Tuesday, October 6, 2009


It’s not hard to figure out why every band and musician strives for some kind of commercial achievement. This success equals money, fame and appreciation. But sometimes the hand that feeds you can also be the one that smacks you in the head with a blunt object over and over again until you bleed and die. I’m not talking about frivolous sex, excessive greed, stalkers or cocaine. I’m talking about car commercials, bad sitcoms and the movie Holes.

1999 was Moby’s year. His fifth studio album, Play—the audio bible of post-90’s advertising campaigns—put the experimental DJ on the commercial map. It was a feat few before him had accomplished.

Moby is considered one of the most influential electronica music figures of the 90’s, but it was Play, unfortunately, that also stumped Moby’s growth and recognition in the mainstream media since 1999. (This is arguably if you want to consider the adequate sales of Moby's 2002 release 18.)

I’m not trying to diss or hint at any displeasure in Play or Moby’s talent at all. I’m a huge Moby fan. I about cried when I heard my editor Jill passed him in Greenwich Village this summer carrying two Starbucks lattes in his hands. And the fact that Play is still the #1 selling electronic album of all time an entire decade after its initial released is indication enough that it’s nothing less than iconic.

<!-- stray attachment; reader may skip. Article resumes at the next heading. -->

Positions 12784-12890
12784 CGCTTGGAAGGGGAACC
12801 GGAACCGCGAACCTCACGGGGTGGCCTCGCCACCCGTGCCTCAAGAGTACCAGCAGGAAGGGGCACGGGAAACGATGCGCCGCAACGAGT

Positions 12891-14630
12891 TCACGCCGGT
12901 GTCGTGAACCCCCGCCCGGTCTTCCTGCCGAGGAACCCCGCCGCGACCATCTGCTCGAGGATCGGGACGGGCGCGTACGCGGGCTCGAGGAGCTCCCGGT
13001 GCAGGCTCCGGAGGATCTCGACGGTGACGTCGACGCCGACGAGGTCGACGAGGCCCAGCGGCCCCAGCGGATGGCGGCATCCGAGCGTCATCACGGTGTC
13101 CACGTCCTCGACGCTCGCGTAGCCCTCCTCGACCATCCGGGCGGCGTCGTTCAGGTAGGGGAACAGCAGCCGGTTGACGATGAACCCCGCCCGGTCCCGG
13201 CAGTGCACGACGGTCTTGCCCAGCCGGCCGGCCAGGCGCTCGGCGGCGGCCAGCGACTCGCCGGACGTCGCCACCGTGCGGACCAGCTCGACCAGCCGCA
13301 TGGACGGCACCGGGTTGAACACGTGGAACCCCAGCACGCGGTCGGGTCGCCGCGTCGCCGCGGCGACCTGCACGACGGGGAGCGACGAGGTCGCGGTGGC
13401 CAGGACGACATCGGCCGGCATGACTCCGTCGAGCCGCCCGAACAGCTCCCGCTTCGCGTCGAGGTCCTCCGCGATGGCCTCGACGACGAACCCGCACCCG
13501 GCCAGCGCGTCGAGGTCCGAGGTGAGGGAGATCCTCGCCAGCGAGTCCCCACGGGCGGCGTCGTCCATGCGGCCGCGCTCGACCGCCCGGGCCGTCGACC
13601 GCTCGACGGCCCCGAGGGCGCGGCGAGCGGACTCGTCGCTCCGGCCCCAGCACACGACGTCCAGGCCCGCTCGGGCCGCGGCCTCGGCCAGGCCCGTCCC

It appears that the cover art for Play is just as iconic as the album itself. It’s refreshingly simple and raw—in true Moby fashion—while at the same time possessing a sense of sophistication and interest that leaves the listener (and viewer) curious.

The flush-left and flush-right alignments on the cover of Play are choppy and break the safe, traditional design rules of a centered, flowing layout.

Even the photographic content is awkward and unrefined, from Moby’s own disgusted facial expression and hairy chest to the photo assistant’s exposed arm and light meter. The photo’s unpolished harsh flash gives the objects a hard, unflattering shadow and light glare (see: Moby’s shining bald head).

The two splashes of red in the album’s title text and a cleverly placed “play” glyph tie the layout together in its own charming, loose-knotted form.

When you listen to Play, you may come to understand the design direction of the album art a little better. Every song on that album is so raw. Bluntly cut blues sample tracks are re-sewn together with streamlined house beats to create one cohesive masterpiece. That same patchwork of old and new transferred over to the cover of Play. It is simultaneously sleek and archaic, refined while awkward, recognizable while mysterious all at the same time.

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